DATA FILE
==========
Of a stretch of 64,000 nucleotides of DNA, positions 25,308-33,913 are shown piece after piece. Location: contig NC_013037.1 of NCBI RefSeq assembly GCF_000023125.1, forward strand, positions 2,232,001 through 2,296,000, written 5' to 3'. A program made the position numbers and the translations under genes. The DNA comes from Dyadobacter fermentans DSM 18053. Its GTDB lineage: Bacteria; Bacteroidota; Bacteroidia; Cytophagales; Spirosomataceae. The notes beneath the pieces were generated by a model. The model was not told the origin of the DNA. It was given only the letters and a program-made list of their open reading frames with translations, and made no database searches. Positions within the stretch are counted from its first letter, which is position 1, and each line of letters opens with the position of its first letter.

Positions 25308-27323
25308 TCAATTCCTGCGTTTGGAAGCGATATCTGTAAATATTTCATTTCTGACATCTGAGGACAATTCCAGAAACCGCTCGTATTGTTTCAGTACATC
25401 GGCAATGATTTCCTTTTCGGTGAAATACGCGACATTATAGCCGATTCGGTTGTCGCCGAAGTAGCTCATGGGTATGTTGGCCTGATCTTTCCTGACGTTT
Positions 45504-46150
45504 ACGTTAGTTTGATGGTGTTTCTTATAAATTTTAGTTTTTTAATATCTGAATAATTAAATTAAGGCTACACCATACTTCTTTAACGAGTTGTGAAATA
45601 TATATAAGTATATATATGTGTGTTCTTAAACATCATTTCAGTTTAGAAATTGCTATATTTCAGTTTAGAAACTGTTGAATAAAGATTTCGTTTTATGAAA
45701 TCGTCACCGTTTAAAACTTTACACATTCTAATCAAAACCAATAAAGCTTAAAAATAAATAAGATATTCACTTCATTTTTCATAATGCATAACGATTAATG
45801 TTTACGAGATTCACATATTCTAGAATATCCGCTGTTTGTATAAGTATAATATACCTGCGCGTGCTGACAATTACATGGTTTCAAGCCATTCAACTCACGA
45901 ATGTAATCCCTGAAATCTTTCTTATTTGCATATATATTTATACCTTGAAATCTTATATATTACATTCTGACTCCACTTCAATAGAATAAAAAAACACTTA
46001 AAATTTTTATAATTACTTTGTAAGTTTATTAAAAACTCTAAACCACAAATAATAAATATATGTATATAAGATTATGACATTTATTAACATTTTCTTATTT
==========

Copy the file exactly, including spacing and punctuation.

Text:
Of a stretch of 64,000 nucleotides of DNA, positions 25,308-33,913 are shown piece after piece. Location: contig NC_013037.1 of NCBI RefSeq assembly GCF_000023125.1, forward strand, positions 2,232,001 through 2,296,000, written 5' to 3'. A program made the position numbers and the translations under genes. The DNA comes from Dyadobacter fermentans DSM 18053. Its GTDB lineage: Bacteria; Bacteroidota; Bacteroidia; Cytophagales; Spirosomataceae. The notes beneath the pieces were generated by a model. The model was not told the origin of the DNA. It was given only the letters and a program-made list of their open reading frames with translations, and made no database searches. Positions within the stretch are counted from its first letter, which is position 1, and each line of letters opens with the position of its first letter.

Positions 25308-27323
25308 TCAATTCCTGCGTTTGGAAGCGATATCTGTAAATATTTCATTTCTGACATCTGAGGACAATTCCAGAAACCGCTCGTATTGTTTCAGTACATC
25401 GGCAATGATTTCCTTTTCGGTGAAATACGCGACATTATAGCCGATTCGGTTGTCGCCGAAGTAGCTCATGGGTATGTTGGCCTGATCTTTCCTGACGTTT
Positions 45504-46150
45504 ACGTTAGTTTGATGGTGTTTCTTATAAATTTTAGTTTTTTAATATCTGAATAATTAAATTAAGGCTACACCATACTTCTTTAACGAGTTGTGAAATA
45601 TATATAAGTATATATATGTGTGTTCTTAAACATCATTTCAGTTTAGAAATTGCTATATTTCAGTTTAGAAACTGTTGAATAAAGATTTCGTTTTATGAAA
45701 TCGTCACCGTTTAAAACTTTACACATTCTAATCAAAACCAATAAAGCTTAAAAATAAATAAGATATTCACTTCATTTTTCATAATGCATAACGATTAATG
45801 TTTACGAGATTCACATATTCTAGAATATCCGCTGTTTGTATAAGTATAATATACCTGCGCGTGCTGACAATTACATGGTTTCAAGCCATTCAACTCACGA
45901 ATGTAATCCCTGAAATCTTTCTTATTTGCATATATATTTATACCTTGAAATCTTATATATTACATTCTGACTCCACTTCAATAGAATAAAAAAACACTTA
46001 AAATTTTTATAATTACTTTGTAAGTTTATTAAAAACTCTAAACCACAAATAATAAATATATGTATATAAGATTATGACATTTATTAACATTTTCTTATTT